I've got some data sampled at 32 Hz. The only interesting stuff is happening between about 0-8 Hz and I've got to do real time batch processing and detect events with a delay of no more than a second. So that means I can only perform FFTs with 32 bins or less, to remedy the lack of resolution I'm using a Chirp $\mathcal Z$-transform (czt in Matlab).

I was wondering if there were special considerations to be made when you choose a windowing function on the original time data before when performing a CZT instead of an FFT?

  • $\begingroup$ Processing delay isn't necessarily equal to the length of the DFT that you use if you overlap consecutive transforms in time. How long in time duration are the features that you're trying to detect? $\endgroup$
    – Jason R
    Jul 24, 2012 at 3:09
  • $\begingroup$ They're about one second long so about 32 samples. $\endgroup$
    – Ashutosh
    Jul 24, 2012 at 4:56
  • 1
    $\begingroup$ There's always a chance I don't really need to be using a Chirp Z-Transform as part of my spectral analysis, regardless of that decision. I'm quite interested in understanding how once ought to deal with windowing data (if its necessary) when using CZT. $\endgroup$
    – Ashutosh
    Jul 24, 2012 at 5:06
  • $\begingroup$ As far as I know, the chirp-$z$ transform is an efficient mechanism for calculating DFTs of inconvenient sizes. Since you're getting at the same result, I would imagine that the concerns for selecting window functions would be similar or identical. Perhaps if you give more insight as to what you're doing some tradeoffs would become clear. $\endgroup$
    – Jason R
    Jul 25, 2012 at 1:55
  • $\begingroup$ this is John BG: Do you think it would be possible for you to supply 'the signal' you are testing, or a portion of it? Could you just directly paste 10 seconds as comment 2x32(Hz)x10. Or show the graph with clear Voltage Current reference and time stamps, so readers can extract the samples from the graph? $\endgroup$ Jul 3, 2018 at 10:43

1 Answer 1


When we add the window function to the definition of the DFT we get

$$ X(k) = \sum_{n=0}^{N-1} w[n]x[n] e^{-j \omega n} $$ with $\omega_k= \frac{2\pi k}{N}, k\in \mathbb{Z} , $ $w[n]$ the window function and $x[n]$ the data. The multiplication of the data $x[n]$ with the window function $w[n]$ in the time domain corresponds to a convolution in the frequency domain.

The CZT and the FFT are basically just different ways to compute this sum. Each algorithm has its advantages and disadvantages. The FFT is fast, the CZT is more flexible. If you use both algorithms to compute the same coefficients $X(k)$ you get the same results. So, in this case, the window choice considerations should be the same for CZT and FFT.

So far I can answer only have of the original question: If the CZT is used to compute the same frequency bins as delivered by the FFT, there is no difference with respect to window selection.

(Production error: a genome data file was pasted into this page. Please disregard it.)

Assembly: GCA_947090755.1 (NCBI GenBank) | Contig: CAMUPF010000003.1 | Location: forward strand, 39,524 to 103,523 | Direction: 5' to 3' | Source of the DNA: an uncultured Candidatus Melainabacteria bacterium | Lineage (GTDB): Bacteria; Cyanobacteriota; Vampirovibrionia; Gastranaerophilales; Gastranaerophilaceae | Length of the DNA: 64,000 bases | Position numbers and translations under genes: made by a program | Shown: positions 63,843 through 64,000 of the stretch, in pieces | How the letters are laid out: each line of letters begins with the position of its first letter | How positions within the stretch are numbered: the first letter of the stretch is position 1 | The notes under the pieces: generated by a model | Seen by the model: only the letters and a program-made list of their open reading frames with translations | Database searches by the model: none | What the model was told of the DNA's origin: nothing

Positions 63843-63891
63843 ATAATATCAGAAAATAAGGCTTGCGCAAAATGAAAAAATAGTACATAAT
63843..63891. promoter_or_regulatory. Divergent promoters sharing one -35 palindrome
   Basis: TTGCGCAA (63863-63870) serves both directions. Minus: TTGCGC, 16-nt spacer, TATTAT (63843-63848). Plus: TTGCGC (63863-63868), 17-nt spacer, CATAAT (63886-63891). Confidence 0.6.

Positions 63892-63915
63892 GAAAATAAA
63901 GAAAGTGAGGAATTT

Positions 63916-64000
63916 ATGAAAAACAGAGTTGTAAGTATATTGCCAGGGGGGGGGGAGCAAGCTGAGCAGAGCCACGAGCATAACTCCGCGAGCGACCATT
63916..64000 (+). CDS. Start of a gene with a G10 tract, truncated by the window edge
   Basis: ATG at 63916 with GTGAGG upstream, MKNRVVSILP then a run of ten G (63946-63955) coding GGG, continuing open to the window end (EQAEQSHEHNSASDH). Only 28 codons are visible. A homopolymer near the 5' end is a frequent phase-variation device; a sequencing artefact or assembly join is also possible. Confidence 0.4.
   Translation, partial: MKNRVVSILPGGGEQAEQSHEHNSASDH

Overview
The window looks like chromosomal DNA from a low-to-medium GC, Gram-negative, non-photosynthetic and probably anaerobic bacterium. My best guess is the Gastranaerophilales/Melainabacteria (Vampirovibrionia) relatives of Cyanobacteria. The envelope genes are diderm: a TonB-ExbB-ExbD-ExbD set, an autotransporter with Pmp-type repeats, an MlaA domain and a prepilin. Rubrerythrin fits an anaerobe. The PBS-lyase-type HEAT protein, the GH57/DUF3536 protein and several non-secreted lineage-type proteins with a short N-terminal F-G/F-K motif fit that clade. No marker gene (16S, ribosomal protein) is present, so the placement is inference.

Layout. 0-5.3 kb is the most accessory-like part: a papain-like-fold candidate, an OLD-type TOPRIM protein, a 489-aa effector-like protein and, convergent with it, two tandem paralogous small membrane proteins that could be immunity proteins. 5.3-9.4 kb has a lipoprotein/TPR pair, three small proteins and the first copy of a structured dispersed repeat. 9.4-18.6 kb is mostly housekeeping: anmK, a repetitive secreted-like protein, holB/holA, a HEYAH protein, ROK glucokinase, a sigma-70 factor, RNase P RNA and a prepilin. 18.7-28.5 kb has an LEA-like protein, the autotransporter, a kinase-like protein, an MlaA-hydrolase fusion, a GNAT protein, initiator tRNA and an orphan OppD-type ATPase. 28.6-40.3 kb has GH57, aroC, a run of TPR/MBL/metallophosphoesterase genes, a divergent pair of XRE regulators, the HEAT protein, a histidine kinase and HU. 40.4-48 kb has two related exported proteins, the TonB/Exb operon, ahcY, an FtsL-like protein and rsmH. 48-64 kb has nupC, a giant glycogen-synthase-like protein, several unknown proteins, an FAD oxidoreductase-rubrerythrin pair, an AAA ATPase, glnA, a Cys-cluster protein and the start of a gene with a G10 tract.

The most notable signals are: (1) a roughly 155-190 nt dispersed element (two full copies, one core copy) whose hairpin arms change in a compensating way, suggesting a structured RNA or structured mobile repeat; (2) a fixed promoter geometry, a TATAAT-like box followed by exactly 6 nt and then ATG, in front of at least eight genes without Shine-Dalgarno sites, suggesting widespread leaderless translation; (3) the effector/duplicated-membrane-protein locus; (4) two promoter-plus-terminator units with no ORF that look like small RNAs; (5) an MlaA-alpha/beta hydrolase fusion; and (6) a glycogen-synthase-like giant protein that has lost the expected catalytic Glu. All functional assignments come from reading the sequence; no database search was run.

Note1: Are you aware of the issues regarding frequency resolution of different DFT algorithms, as discussed e.g. in this thread ? The frequency resolution topic is the same for "CZT vs. FFT" as for "zero padding of FFT" or for "Goertzel vs. FFT".

Note2: This was the basic message of my original post.

If the CZT is used to compute the DFT on a finer frequency resolution, things are more complicated. In this thread the effect on the DFT is discussed. To make it short, the CZT interpolates the DFT. This interpolation makes window selection more involved.

If (as intended by the OP) the CZT is used to interpolate the DFT at a finer frequency resolution, the underlying maths remain the same, however the different frequency resolution must be kept in mind.

This is illustrated in a very simple example. The first figure shows the absolute values of a rectangular window. The FFT (without zero padding or similar things) computes the DFT right at frequencies where the window is zero, here marked in orange. Frequency resolution from FFT

With finer frequency resolution this changes, as shown in the next figure. Frequency resolution from CZT This may (as in the example) introduce additional leakage.

  • $\begingroup$ As I'm new to stackexchange I can't comment your question. As this is offtopic, I leave my comment here: $\endgroup$
    – snowflake
    Feb 26, 2016 at 21:31
  • $\begingroup$ ... If you use the CZT to improve the frequency resolution, this does not give you more information about the signal content than a FFT. You'll find several questions here on stackexchange on that topic (sorry for the double comment. My edit was to slow, I didn't know about the five minute rule) $\endgroup$
    – snowflake
    Feb 26, 2016 at 21:37
  • $\begingroup$ @ the downvoter: Could you please leave a comment, why you didn't like my answer? $\endgroup$
    – snowflake
    Mar 25, 2016 at 14:51
  • $\begingroup$ @EvilJS: I didn't claim that CZT and FFT are the same (they are different algorithms). I'll try to point this out more clearly. $\endgroup$
    – snowflake
    Jun 9, 2016 at 10:29
  • 1
    $\begingroup$ I agree that FFT computes equidistant points along unit circle in the z-plane. DFT is not restricted to equidistant points. CZT can compute equidistant points along a spiral arc. However the OP uses CZT to replace FFT, hence I assume that the OP uses the CZT to compute equidistant points along an arc of the unit circle. I'm quite sure that in this case the windowing works (basically) the same way as for the FFT (evtl. zero padded). I'll work this out in more detail if I have some spare time. $\endgroup$
    – snowflake
    Jun 10, 2016 at 17:20

Your Answer

By clicking “Post Your Answer”, you agree to our terms of service and acknowledge you have read our privacy policy.

Not the answer you're looking for? Browse other questions tagged or ask your own question.